Wednesday, 30 March 2016

Biologists discover sophisticated 'alarm' signals in honey bees

'Stop signals' found to encode predator danger, attack context

Date: March 25, 2016
Source: University of California - San Diego

Bees can use sophisticated signals to warn their nestmates about the level of danger from predators attacking foragers or the nest, according to a new study.

Biologists at UC San Diego and in China found that an Asian species of honey bee can produce different types of vibrational "stop signals" when attacked by giant Asian hornets.

These signals have different effects depending upon type of danger and the context. A bee delivers a stop signal by giving another bee a brief, vibrational pulse, usually through a head-butt.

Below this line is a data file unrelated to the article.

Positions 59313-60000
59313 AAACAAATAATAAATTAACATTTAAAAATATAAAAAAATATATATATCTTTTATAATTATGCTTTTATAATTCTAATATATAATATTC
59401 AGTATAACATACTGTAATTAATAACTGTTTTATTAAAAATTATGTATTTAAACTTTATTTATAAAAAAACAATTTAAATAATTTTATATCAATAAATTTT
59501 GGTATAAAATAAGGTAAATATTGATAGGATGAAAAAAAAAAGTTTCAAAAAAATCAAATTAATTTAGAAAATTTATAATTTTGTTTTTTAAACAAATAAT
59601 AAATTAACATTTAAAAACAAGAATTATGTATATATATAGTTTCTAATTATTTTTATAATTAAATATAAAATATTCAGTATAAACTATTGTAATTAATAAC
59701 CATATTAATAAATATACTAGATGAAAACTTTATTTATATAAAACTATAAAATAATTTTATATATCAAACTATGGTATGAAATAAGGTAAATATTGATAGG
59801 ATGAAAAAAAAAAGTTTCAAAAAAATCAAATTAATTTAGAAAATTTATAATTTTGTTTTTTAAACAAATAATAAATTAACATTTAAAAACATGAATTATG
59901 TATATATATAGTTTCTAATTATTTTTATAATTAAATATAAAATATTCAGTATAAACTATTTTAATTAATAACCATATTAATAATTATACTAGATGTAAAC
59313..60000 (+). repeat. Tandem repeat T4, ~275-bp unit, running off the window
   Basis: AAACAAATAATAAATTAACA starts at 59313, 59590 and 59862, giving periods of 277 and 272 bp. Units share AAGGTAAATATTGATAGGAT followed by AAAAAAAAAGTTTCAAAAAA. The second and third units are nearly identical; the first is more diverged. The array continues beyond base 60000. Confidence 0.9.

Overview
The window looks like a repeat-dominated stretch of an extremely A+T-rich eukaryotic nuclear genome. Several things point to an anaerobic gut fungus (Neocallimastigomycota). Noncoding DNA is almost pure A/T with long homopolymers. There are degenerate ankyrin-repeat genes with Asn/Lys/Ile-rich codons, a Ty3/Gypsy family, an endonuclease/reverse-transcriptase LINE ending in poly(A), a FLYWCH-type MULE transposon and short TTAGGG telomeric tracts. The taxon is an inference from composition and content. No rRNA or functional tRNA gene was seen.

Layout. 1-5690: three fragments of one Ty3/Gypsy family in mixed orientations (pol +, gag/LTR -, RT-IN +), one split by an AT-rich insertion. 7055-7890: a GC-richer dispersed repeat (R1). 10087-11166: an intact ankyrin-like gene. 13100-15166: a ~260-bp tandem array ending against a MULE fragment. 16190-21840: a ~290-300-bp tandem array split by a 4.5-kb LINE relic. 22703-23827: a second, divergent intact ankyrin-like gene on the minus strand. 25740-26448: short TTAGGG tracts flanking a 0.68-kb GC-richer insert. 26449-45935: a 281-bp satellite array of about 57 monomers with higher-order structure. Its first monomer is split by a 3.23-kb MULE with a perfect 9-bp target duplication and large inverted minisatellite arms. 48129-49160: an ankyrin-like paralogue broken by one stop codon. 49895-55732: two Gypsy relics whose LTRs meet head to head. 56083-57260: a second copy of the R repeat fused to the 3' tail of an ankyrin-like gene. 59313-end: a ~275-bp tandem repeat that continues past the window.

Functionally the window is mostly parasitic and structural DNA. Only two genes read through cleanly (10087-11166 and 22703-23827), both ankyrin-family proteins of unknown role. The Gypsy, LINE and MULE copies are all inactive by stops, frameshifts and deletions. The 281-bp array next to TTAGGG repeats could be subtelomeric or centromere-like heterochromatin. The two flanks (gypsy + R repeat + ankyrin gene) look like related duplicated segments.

"Surprisingly, this signal encodes the level of danger in its vibrational frequency, its pitch, and the danger context through the duration of each pulse," said James Nieh, a professor of biology at UC San Diego who headed the research team., which was also led by Ken Tan, a professor at Xishuangbanna Tropical Botanical Garden, Chinese Academy of Science.

The scientists report their discovery, which they say is the most sophisticated form of alarm signaling found in a social insect, in a paper published this week in the open-access journal PLOS Biology.

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